Other crew
Florence M. Amico .... production assistant
Joanie Blum .... script supervisor
Rick Braverman .... script supervisor: second unit
Jim Dannaldson .... snakes
Moe Di Sesso .... dogs
Rhonda Hopkins .... production assistant
Peter Locke .... presenter
Tom Morrocco .... dogs
Tom Pickette .... location coordinator
Tom Pickette .... location scout
Rose Marie Yurinko .... assistant to producer
 

Production CompaniesDistributorsOther Companies

Additional Details

Also Known As:
"The Family That Woke Up Screaming" - USA (alternative title)
"Wes Craven's The Hills Have Eyes" - USA (LD title)
See more »
Runtime:
89 min | UK:86 min (cut version)
Country:
Language:
Color:
Aspect Ratio:
1.85 : 1 See more »
Sound Mix:
Certification:
Argentina:X (original rating) | Argentina:18 (re-rating) | Australia:R | Canada:13+ (Quebec) | Finland:K-16 (1996) | Finland:(Banned) (1986) | France:-16 | Iceland:16 | Italy:VM14 | Netherlands:16 | New Zealand:R18 | Norway:18 | Portugal:M/18 | Sweden:15 | UK:18 | UK:X (original rating) (cut) | UK:18 (cut) (1987) | USA:R | USA:X (original rating) | USA:Unrated (unrated DVD version) | West Germany:18 (nf)

Did You Know?

Trivia:
Dee Wallace said little acting was required in the scene where Lynne encounters the tarantula. Wallace said her fear of the spider was very much authentic.See more »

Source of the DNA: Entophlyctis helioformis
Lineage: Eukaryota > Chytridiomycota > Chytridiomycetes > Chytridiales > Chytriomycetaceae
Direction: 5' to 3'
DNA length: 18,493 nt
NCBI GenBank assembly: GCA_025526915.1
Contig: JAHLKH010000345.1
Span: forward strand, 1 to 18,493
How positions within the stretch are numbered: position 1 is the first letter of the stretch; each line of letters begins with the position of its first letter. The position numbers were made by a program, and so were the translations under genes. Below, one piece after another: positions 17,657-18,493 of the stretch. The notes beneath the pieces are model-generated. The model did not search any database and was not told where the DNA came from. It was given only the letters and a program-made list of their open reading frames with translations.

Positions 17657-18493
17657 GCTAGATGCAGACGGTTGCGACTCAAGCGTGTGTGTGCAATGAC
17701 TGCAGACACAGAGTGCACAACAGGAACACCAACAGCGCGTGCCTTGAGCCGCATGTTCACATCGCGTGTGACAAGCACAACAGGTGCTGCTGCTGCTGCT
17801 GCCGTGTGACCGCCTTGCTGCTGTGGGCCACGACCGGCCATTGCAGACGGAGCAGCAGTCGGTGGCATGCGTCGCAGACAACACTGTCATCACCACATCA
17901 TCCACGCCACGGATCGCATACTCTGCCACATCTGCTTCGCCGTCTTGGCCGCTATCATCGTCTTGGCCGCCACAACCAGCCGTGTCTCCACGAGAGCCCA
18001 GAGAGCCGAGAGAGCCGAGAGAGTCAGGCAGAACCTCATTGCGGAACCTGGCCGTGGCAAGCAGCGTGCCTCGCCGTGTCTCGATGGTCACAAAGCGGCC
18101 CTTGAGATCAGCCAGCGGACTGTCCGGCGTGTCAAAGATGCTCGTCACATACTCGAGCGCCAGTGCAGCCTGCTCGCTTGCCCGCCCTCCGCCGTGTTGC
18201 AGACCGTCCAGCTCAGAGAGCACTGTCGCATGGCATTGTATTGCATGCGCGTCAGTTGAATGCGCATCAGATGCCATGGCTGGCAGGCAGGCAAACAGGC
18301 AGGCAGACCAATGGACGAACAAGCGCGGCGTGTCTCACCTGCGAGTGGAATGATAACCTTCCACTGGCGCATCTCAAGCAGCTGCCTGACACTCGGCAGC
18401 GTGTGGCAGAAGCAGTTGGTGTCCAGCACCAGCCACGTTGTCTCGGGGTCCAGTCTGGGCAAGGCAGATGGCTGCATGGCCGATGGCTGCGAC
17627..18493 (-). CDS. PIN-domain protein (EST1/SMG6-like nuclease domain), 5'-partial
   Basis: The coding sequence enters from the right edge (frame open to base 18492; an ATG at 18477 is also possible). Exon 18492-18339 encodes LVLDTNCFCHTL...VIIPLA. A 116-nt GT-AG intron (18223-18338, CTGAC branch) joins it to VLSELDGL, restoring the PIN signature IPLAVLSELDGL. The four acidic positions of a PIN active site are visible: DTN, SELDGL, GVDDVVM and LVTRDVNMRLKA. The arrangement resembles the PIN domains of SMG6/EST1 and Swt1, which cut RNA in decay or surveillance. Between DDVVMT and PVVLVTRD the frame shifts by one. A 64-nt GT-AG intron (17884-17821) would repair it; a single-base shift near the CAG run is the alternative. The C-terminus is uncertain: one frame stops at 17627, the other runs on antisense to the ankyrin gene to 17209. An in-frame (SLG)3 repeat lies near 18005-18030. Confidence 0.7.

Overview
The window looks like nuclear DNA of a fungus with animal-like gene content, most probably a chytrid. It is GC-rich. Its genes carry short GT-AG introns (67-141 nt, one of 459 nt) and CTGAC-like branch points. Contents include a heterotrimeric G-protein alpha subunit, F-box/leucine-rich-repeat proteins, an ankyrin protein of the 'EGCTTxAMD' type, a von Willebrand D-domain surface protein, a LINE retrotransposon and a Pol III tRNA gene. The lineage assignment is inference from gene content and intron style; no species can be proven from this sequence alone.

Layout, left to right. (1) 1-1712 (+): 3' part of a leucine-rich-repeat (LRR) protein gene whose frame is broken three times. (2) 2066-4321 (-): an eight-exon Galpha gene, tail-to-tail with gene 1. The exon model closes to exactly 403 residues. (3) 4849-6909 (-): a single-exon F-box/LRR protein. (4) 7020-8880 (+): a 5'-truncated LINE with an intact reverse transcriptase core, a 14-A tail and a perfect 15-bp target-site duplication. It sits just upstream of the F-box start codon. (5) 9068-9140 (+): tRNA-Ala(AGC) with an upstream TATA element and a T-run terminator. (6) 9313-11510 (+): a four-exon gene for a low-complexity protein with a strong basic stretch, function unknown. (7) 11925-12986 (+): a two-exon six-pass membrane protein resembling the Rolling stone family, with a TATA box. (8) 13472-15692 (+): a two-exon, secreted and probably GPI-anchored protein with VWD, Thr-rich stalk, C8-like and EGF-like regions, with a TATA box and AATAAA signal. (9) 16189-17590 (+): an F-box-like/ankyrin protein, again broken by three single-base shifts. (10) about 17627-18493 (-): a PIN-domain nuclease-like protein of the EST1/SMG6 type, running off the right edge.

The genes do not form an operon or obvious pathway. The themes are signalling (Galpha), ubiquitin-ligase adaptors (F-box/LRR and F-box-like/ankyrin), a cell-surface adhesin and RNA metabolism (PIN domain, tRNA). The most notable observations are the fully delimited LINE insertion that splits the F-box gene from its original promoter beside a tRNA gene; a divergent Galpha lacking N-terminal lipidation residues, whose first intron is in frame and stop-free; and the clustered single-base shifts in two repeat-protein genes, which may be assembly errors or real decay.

Goofs:
Revealing mistakes: One brief nighttime shot of "Bobby" has been flipped: a cut on the right side of his face can be seen on the left hand side.See more »
Quotes:
Lynne Wood:What the hell was that?
Mama:Sounded like some sort of animal.
Lynne Wood:Yeah well, if animals around here are smart enough to run radios we're up shitcreek without a paddle.
Mama:You know you never used language like that before you moved to New York City.
See more »

FAQ

How much sex, violence, and profanity are in this movie?
Is there an alternate ending?
Is it true that they cooked a baby in the movie?
See more »
40 out of 45 people found the following review useful.
They don't make 'em like this anymore!, 14 September 1999
Author: Robin Warder (r&pwarder@gbd.com) from Orangeville, Ontario, Canada

Wes Craven is a director who did a lot to revive interest in the horror genre, but he also did a lot to ensure that we were unlikely to get our horror the way we used to. While I personally have nothing against his mega-successful "Scream" franchise and have enjoyed both films immensely, I feel sad knowing that Craven will never be able to recapture the awesome low-budget effectiveness of his earlier works. He has developed his directorial skills a LOT since then, but any horror fan will tell you that slicker does not necessarily mean scarier. Now that Craven has successfully broken free from the genre that has provided him with a living for over a quarter century (and has moved on to directing inspirational films with Meryl Steep!), we will never see another film like his "The Hills Have Eyes", which is raw, intense horror at its best. The film doesn't quite have the same impact as Craven's earlier "Last House on the Left", but it is a more skilful piece of work, and is still one of the most frightening genre flicks ever made.